No matter what answer they give, you end up learning something about their journey that may allow you to move the conversation to a deeper level.

4. What do you believe about God?

With this question, we move into more personal convictions and beliefs.

Again, no matter how they answer, remember that you are learning and already going deeper than a typical conversation.

Some Christians feel pressured to correct “wrong thinking” or “errant theology” in their conversations with nonbelievers. Try not to do this.

Just listen and learn where they are; then you’ll gain a sense of where they still need to go on their journey toward Jesus.

5.  What is your perception of Christians?

Or put a different way, “What is your perception of Christianity or of the Christian church?” It takes courage to ask this question, listen, and not get defensive. But I have found that it can be an open door to deeper conversations.

Taken from Harney, Kevin G. (2009-09-29). Organic Outreach for Ordinary People: Sharing Good News Naturally (pp. 191-192).   Order your copy from Amazon by clicking the affiliate link and Amazon will pitch me a few pennies.

Sharing your faith with no results

Why do some people express great interest in the gospel of Jesus Christ, yet they never cross the line of faith and discipleship?

Perhaps you’ve spent time sharing your faith (maybe a few years) by

  • Developing authentic relationships with non-believers
  • Faith sharing conversations over dinner
  • Answering difficult questions

Yet, they never seem to get the faith you share with them.

Years of faith sharing with little results

Some of you probably have encountered this.

I know I have.

There are people in my life that no matter how much I share my faith, they remain apart from Christ.

As an evangelist, that’s hard.

I remember one person with whom I shared my faith with for four years.  Nothing.

Apostle Paul shared his faith with the same person for two years!

At the end of Acts 23, the apostle Paul was sent to Felix, the governor. Felix had Paul guarded in Herod’s palace (Acts 23: 35) until he had the chance to hear Paul himself (Acts 24).

After the hearing, Felix gave Paul some “freedom and permit his friends to take care of his needs” (24:23)

Felix had some level of spiritual curiosity, and some working knowledge about the followers of Jesus (Acts 24:22), even if it was only on a political level as the movement of Christianity spread.

Several days later Felix came with his wife Drusilla, who was Jewish. He sent for Paul and listened to him as he spoke about faith in Christ Jesus. (v24)

Paul and Felix discussed Jesus and what it means to follow Jesus.

 25 As Paul talked about righteousness, self-control and the judgment to come, Felix was afraid and said, “That’s enough for now! You may leave. When I find it convenient, I will send for you.”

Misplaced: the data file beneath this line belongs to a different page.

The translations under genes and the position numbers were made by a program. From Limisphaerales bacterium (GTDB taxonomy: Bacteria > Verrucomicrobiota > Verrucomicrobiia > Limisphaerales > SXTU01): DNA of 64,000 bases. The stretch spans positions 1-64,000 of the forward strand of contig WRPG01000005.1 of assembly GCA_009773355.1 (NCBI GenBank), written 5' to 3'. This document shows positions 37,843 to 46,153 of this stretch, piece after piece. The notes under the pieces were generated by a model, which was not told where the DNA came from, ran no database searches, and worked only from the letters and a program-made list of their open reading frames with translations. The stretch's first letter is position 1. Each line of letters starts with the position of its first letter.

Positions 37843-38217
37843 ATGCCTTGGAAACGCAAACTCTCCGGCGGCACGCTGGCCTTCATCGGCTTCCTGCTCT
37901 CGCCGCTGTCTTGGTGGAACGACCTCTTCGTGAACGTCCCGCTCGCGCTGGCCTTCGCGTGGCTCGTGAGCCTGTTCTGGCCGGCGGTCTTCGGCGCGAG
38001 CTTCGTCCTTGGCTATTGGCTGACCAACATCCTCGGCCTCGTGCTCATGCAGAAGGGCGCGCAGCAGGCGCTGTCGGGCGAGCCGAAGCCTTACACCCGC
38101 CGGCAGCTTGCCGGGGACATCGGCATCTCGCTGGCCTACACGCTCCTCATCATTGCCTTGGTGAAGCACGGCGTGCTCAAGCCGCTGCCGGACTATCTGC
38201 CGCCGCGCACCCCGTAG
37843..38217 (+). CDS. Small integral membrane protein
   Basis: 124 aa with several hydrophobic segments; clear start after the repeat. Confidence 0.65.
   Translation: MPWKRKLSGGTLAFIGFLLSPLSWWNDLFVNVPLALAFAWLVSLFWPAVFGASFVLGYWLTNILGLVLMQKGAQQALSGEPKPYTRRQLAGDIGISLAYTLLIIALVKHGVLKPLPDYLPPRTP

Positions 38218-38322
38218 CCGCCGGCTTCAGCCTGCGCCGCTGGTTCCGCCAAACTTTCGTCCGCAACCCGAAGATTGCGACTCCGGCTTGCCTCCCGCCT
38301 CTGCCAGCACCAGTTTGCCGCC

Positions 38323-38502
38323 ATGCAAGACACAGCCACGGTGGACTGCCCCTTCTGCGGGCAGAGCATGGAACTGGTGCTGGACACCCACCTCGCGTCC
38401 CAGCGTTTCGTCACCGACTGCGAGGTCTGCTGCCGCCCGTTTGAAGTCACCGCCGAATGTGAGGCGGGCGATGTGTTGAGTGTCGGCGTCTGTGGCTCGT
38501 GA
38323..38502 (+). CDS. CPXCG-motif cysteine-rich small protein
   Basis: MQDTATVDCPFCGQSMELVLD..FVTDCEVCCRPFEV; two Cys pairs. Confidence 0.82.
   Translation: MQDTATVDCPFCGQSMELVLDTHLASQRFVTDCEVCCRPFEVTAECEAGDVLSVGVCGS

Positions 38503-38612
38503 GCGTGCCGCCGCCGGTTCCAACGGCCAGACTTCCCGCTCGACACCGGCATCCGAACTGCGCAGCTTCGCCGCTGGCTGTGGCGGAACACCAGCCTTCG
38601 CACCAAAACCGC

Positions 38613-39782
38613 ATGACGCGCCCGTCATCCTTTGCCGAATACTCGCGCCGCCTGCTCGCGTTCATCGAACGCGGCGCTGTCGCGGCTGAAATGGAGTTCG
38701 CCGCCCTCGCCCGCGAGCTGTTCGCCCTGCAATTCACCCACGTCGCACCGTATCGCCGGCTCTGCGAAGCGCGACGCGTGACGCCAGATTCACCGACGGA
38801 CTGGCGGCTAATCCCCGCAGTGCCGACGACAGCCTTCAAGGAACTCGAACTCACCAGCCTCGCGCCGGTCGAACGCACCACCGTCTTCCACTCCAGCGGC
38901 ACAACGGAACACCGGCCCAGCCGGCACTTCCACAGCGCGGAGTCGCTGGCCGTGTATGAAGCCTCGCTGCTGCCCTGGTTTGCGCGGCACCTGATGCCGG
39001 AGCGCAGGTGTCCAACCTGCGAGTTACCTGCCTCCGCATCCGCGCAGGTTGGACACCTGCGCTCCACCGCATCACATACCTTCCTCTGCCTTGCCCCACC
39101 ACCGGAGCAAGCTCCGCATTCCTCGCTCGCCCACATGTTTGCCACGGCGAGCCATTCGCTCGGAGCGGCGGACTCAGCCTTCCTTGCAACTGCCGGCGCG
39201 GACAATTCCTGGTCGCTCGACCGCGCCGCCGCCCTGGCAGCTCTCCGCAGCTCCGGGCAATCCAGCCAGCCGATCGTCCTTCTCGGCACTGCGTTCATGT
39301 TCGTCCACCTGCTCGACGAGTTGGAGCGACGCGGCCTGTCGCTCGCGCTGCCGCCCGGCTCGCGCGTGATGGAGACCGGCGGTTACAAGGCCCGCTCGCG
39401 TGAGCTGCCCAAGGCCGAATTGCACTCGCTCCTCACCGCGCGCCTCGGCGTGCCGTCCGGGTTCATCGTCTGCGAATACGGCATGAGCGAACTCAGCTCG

I can imagine that Felix even experienced the convicting work of the Holy Spirit in some of those conversations.  Even if there were some hidden motives for hearing Paul (like bribery – v. 26), Felix still got to hear of Jesus and the implications of being a disciple of Christ.

These faith sharing conversations went on for the next two years (v.27).

Even though Paul was a prisoner, it’s hard not to imagine that a friendship developed, or at least a level of mutual respect between these two men as Paul shared his faith.

We can speculate some of the relationship dynamics that changed over the course of the next two years.

Two years of faith sharing, no immediate fruit

I can imagine (and this is santicified imagination) Paul doing the following

  • Praying for Felix on a regular basis.
  • Asking God for how to talk with Felix.
  • Waiting for God to open the heart of Felix to respond.
  • Frustration when Felix cuts the conversation short when it gets personal.
  • Rejoicing when questions were answered to the satisfaction of Felix
  • Celebrating the apparent progress Felix was making on the journey to faith.

Yet Felix was appointed somewhere else and was no longer in Paul’s life.  The end of the road together had come.

Two years, Felix and Paul talked about Christianity, salvation, following Jesus, etc, yet Felix still walked away without having surrendered his life to Christ.  I would imagine author Luke would have reported on Felix’s conversion if it had happened.

Sharing faith without results?

Perhaps you are in a similar situation of sharing your faith with someone who seems to have spiritual curiosity, but just won’t surrender.

Like Felix, they keep cutting the faith conversation short when it gets personal.

They simply avoid the hard questions of surrender.

What can we do?

1.  Don’t give up.

Keep praying for your friend.

Keep spending time with them.

Enjoy life together.

Keep sharing your faith and answering their questions.  They are on a spiritual journey

They are your friend, not your evangelistic project, so keep the relationship authentic.

2.  Trust God’s sovereignty.

I’ve heard testimony from people who have come to faith 15 years after I shared with them.

Remember the friend I shared my faith with for nearly 4 years without success?

Fifteen years later, she tells me she became a Christian.  Those seeds I planted produced a harvest.

God can keep the story going, even if you are no longer in the picture.